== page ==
For loans made since July 1999, lending institutions are obligated (by federal law) to automatically cancel Private Mortgage Insurance (PMI) when the loan balance gets under 78 percent of your purchase price � but not when the borrower earns 22 percent equity. (A number of "higher risk" morgages are excluded.) The good news is that you can cancel your PMI yourself (for a mortgage loan that closed after July '99), without considering the original purchase price, after your equity gets to twenty percent.
Familiarize yourself with your mortgage statements to keep your eye on principal payments. Also stay aware of what other homes are purchased for in your neighborhood. If your loan is under five years old, chances are you haven't paid down much principal � you have been paying mostly interest.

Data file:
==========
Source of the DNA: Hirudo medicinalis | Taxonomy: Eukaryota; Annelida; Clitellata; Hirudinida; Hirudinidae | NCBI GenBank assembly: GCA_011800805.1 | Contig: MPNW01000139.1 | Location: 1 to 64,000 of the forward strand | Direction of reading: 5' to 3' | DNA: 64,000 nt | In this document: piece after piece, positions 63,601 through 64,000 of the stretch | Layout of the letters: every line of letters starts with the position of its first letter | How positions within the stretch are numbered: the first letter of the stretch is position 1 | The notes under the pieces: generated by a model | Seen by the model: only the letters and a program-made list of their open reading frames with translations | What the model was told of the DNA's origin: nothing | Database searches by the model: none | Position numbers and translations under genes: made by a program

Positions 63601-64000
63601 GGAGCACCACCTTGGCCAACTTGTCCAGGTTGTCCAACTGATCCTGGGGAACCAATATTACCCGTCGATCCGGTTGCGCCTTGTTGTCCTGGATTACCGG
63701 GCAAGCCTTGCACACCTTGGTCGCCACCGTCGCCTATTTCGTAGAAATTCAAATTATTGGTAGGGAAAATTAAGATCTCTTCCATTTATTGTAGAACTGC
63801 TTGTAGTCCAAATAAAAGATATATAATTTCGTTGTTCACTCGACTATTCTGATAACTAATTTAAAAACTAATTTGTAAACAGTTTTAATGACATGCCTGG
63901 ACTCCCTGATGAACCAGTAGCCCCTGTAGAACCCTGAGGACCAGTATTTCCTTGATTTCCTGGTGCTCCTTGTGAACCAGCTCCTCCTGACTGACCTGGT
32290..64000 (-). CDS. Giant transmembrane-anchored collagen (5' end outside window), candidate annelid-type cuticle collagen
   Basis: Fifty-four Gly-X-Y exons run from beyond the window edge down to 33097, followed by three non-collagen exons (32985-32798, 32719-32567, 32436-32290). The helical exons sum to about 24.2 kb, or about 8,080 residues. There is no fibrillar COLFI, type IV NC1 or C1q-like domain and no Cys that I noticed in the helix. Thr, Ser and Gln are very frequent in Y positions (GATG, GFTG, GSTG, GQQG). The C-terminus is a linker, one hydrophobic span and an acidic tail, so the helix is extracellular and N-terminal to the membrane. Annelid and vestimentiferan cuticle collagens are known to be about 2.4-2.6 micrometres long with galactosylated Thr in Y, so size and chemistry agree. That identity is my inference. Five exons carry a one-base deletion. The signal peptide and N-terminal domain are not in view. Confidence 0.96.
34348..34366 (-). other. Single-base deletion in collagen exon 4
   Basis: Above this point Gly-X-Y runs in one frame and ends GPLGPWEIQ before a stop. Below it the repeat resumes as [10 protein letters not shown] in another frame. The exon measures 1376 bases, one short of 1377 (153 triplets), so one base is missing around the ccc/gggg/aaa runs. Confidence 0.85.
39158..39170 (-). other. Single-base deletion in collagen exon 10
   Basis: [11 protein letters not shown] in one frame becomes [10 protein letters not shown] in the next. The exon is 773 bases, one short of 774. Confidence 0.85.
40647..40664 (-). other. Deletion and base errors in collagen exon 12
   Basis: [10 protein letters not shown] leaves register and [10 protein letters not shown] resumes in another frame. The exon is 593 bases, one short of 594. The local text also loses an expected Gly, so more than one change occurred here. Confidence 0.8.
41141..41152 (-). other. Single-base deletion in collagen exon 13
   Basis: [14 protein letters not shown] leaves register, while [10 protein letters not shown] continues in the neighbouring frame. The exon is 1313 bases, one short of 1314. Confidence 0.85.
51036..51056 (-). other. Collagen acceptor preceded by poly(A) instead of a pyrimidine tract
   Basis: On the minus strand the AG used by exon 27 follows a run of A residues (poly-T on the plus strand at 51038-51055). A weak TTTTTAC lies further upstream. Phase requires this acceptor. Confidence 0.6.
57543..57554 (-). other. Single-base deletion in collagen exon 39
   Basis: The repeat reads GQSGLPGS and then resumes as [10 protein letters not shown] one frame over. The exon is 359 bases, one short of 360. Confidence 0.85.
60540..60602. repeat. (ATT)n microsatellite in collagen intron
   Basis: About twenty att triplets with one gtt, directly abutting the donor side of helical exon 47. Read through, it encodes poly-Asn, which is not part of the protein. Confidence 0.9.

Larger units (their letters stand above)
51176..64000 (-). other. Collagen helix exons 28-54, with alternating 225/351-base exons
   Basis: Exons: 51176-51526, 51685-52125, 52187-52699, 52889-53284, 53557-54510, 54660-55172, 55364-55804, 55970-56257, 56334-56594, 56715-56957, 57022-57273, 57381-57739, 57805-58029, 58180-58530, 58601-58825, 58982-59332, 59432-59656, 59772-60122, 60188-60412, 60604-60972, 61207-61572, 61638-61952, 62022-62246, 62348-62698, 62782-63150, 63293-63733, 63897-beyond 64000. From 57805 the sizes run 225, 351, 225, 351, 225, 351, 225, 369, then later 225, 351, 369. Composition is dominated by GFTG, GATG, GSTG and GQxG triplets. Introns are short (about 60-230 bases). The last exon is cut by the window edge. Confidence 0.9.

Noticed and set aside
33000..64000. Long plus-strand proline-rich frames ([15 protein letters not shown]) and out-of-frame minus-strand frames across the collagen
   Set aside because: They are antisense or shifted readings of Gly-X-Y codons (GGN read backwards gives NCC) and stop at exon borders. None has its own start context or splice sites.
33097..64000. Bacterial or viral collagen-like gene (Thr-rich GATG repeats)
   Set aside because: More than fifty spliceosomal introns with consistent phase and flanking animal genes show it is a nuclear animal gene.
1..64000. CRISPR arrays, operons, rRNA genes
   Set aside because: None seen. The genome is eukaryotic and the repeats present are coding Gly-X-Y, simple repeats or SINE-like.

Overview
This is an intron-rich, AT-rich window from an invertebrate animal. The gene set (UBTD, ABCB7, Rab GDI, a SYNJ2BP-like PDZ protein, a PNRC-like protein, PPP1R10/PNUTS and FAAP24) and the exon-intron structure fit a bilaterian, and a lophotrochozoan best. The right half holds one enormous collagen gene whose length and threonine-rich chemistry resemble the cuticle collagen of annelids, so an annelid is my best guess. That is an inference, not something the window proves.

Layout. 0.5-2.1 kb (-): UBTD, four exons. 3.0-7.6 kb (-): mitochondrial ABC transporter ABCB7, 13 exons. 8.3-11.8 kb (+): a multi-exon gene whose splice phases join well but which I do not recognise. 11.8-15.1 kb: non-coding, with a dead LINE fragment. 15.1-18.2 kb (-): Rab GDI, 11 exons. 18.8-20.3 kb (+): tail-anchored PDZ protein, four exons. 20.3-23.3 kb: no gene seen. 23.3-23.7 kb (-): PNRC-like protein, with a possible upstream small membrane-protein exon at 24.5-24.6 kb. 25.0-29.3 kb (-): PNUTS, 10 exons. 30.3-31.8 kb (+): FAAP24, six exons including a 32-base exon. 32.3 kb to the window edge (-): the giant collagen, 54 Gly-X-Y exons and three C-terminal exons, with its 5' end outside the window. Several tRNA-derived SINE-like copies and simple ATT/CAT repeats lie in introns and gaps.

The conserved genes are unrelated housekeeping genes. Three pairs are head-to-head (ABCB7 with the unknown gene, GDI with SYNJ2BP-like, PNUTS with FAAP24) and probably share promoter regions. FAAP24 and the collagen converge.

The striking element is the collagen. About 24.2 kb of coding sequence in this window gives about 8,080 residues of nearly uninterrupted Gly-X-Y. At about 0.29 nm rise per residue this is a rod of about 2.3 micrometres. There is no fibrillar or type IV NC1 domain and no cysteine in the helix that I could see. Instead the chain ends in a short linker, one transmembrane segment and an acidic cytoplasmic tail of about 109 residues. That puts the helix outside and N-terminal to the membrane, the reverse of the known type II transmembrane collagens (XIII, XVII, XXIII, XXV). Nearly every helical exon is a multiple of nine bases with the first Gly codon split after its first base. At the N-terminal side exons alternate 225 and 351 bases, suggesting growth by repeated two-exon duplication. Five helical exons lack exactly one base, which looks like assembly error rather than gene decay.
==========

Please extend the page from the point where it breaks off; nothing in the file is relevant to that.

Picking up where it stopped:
Once you think you've reached 20 percent equity in your home, you can start the process of freeing yourself from PMI payments. Contact the mortgage lender to ask for cancellation of your PMI. Your lender will ask for documentation that your equity is at 20 percent or above. Most lenders ask for a state certified appraisal documented on the form: URAR-1004 (Uniform Residential Appraisal Report) to determine your home's equity and eligibility for PMI cancellation.
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